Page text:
23 August 2017

Atomic Blonde review

It might be tempting to call Atomic Blonde "the female John Wick" thanks to its stylish, well-choreographed action and the fact that the two share a director in David Leitch, but it's also a description that is going to see people entering the cinema wildly misled about what kind of film it really is. Yes, Atomic Blonde's particular brand of action can't help but feel reminiscent of that in John Wick - but where John Wick offers a lean, straightforward action flick, Atomic Blonde is instead a constantly twisting spy thriller focused more on the ever-increasing complexity of its plot than being an entertaining action film.

Set around the fall of the Berlin Wall, we follow MI6 agent Lorraine Broughton as she travels to Berlin in order to retrieve a microfilm that contains the details of all the spies working in Berlin at that time. The microfilm reportedly contains the identity of "Satchel", a mysterious double-agent who has been a thorn in the side of MI6 for years - naturally then, there are a great many people who want to use that information to their advantage, only making Lorraine's mission all the more dangerous.

12 August 2017

Valerian and the City of a Thousand Planets review

Now, look. It'd be easy for me to sit here and shit all over Valerian and the City of a Thousand Planets, because it's just that kind of movie. Big, bold, colourful, earnest and downright goofy is rarely a combination that results in critical success thanks to how easy it is to feel superior to the movie in question, and the dozens of articles written only to tear down Valerian and the City of a Thousand Planets in the most verbose, scathing way possible bear that out. But as entertaining as those articles are to read, director Luc Besson's latest is a film that while certainly not for everyone seemed to operating on my exact wavelength throughout - and try as I might, this big, bold, colourful, earnest and downright goofy film is one that I simply can't force myself to be cynical about. If enjoying Valerian and the City of a Thousand Planets is wrong, then buddy, I don't want to be right.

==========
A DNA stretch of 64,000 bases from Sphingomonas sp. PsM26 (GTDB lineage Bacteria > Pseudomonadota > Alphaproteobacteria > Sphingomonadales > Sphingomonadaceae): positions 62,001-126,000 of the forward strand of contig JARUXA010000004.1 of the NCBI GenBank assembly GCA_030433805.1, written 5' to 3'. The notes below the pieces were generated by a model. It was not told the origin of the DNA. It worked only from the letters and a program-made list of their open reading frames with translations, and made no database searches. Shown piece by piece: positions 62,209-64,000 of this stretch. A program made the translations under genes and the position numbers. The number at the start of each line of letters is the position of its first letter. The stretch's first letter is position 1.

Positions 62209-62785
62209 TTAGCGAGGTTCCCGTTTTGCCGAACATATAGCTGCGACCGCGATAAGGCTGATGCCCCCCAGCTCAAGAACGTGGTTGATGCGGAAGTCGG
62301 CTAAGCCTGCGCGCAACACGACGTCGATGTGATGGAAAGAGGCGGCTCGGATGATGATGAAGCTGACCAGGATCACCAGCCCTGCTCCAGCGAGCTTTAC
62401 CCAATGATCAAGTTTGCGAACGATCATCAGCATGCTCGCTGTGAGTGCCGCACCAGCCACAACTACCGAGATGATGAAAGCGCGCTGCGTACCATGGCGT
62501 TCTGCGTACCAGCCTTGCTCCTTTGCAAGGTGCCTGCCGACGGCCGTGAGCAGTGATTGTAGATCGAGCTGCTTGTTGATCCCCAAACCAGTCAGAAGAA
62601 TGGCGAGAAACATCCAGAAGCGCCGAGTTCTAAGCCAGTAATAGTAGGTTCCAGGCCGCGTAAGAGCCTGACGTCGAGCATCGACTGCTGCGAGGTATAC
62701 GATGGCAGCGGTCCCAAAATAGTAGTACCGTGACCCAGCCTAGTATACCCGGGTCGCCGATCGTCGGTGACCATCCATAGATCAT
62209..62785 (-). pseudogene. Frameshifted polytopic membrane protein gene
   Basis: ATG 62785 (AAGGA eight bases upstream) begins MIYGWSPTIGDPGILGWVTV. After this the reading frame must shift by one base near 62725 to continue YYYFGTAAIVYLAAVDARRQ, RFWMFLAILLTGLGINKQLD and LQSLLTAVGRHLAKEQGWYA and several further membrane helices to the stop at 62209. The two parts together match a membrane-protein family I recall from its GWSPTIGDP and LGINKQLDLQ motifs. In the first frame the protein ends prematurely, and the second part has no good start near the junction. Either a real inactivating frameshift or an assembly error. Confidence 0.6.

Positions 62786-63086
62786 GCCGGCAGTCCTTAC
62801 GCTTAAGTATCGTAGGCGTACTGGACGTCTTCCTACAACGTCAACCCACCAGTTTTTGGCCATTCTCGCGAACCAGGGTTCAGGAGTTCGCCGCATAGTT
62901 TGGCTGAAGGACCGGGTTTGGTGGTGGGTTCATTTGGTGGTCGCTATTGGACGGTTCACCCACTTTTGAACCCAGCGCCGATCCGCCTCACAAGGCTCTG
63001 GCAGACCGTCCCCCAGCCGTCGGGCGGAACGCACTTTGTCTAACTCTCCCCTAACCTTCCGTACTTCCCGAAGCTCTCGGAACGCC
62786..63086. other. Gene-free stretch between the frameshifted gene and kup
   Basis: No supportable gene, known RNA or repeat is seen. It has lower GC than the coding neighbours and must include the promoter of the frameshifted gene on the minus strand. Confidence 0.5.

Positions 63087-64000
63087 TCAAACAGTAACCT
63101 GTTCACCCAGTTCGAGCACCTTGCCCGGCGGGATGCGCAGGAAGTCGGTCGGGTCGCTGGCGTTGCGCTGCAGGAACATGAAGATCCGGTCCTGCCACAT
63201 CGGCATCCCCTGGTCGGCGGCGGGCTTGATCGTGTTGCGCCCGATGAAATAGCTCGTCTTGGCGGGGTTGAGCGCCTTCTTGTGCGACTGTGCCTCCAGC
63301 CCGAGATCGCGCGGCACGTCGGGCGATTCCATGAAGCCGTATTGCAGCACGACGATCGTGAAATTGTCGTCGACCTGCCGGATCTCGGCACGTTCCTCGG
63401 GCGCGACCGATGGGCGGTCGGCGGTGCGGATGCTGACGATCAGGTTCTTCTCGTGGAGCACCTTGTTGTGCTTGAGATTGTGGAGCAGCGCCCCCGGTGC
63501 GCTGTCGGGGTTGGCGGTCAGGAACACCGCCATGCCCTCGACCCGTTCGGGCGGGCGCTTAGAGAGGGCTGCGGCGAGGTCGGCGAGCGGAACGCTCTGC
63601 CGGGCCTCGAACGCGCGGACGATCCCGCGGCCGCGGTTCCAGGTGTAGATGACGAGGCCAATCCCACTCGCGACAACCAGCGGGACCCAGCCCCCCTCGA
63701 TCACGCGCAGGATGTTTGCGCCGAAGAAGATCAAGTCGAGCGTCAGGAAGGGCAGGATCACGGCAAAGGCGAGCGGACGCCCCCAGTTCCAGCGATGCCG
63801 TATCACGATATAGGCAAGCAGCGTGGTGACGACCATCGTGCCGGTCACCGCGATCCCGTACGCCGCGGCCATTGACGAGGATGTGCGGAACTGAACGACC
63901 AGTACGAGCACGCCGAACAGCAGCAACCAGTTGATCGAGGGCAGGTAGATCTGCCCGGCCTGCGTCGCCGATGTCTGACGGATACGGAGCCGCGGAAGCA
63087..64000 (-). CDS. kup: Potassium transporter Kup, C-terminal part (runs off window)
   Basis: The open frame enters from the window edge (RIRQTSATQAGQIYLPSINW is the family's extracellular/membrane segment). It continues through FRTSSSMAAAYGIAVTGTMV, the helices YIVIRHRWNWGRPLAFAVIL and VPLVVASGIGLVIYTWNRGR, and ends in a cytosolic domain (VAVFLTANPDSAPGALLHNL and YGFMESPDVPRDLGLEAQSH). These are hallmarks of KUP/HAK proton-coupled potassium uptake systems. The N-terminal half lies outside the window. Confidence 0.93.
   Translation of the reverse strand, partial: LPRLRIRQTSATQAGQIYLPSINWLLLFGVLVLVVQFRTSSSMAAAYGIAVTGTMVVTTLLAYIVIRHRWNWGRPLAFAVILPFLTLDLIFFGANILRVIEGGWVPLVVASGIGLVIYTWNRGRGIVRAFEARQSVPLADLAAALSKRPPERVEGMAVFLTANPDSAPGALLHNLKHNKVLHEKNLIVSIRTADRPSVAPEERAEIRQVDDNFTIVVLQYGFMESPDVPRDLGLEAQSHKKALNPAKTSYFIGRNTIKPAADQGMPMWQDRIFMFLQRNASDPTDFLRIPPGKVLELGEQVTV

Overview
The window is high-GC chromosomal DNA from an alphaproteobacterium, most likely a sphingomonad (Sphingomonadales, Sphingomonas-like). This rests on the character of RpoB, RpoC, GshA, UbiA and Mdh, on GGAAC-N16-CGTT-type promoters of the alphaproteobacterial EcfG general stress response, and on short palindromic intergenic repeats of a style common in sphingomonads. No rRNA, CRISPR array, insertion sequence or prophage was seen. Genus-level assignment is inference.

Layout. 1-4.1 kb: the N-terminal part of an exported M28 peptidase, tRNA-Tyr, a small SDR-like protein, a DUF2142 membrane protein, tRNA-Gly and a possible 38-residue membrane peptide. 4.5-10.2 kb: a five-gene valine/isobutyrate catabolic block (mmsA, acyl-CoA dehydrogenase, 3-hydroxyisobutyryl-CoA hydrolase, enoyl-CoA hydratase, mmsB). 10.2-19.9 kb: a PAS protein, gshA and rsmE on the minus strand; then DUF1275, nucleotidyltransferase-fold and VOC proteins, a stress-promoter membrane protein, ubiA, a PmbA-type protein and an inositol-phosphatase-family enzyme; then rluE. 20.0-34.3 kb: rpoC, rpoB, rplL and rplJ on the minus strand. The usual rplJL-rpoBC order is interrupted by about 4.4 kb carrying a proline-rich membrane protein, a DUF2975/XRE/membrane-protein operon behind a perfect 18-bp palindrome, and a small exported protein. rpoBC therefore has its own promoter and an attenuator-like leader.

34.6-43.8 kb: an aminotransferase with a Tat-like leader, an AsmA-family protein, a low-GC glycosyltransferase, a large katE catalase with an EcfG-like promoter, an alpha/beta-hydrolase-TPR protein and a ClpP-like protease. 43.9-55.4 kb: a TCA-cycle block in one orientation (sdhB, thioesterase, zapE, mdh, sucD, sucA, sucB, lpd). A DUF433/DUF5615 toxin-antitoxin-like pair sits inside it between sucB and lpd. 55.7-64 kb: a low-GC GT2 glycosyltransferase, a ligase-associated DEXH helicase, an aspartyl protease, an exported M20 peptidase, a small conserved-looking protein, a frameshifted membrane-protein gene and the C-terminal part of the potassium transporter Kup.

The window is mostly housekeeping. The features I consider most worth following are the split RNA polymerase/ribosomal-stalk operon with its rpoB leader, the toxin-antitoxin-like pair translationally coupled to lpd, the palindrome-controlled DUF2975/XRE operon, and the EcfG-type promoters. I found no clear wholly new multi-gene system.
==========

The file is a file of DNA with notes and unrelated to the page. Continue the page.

After a great little montage takes us from the modern day to the 28th Century, Valerian and the City of a Thousand Planets follows special agents Valerian and Laureline as they keep the peace on Alpha, the space-borne city that the ISS has morphed into over the best part of a millennium. It's inhabited by hundreds and hundreds of different alien species, all there to share their knowledge and expertise with the rest of the universe - but after Valerian receives a strange vision of a dying planet and the leaders of Alpha are attacked at a summit held to discuss a radiation leak at Alpha's center, Valerian and Laureline are forced to go off the grid in order to figure out what exactly is going on.

3 August 2017

Dunkirk review

Christopher Nolan is often accused of being an emotionless director, and while it's a criticism I've only ever half agreed with in the past, Dunkirk certainly doesn't provide much of a counter-argument. It's a movie he's been wanting to make for the last 25 years, one he deliberately put on the back-burner until he felt that he had enough experience directing blockbusters to do it justice - so why is it that Nolan's pet passion project a quarter of a century in the making feels so... well, passionless?

To be perfectly clear, it's not that Dunkirk is ever anything less than finely tuned and impeccably crafted, it's that there's simply not much more to it than that. By weaving through three overlapping time-frames that each follow a different part of the evacuation - land, sea and air - Nolan is able to ensure that the pace never dips for even a moment while also giving Dunkirk the ability to explore three very different types of action, and it is this variation that allows Dunkirk to remain spectacular throughout. It is, in effect, a roller-coaster, and as such its entertainment value comes far more from the up and downs along the way than than it does actually reaching its destination.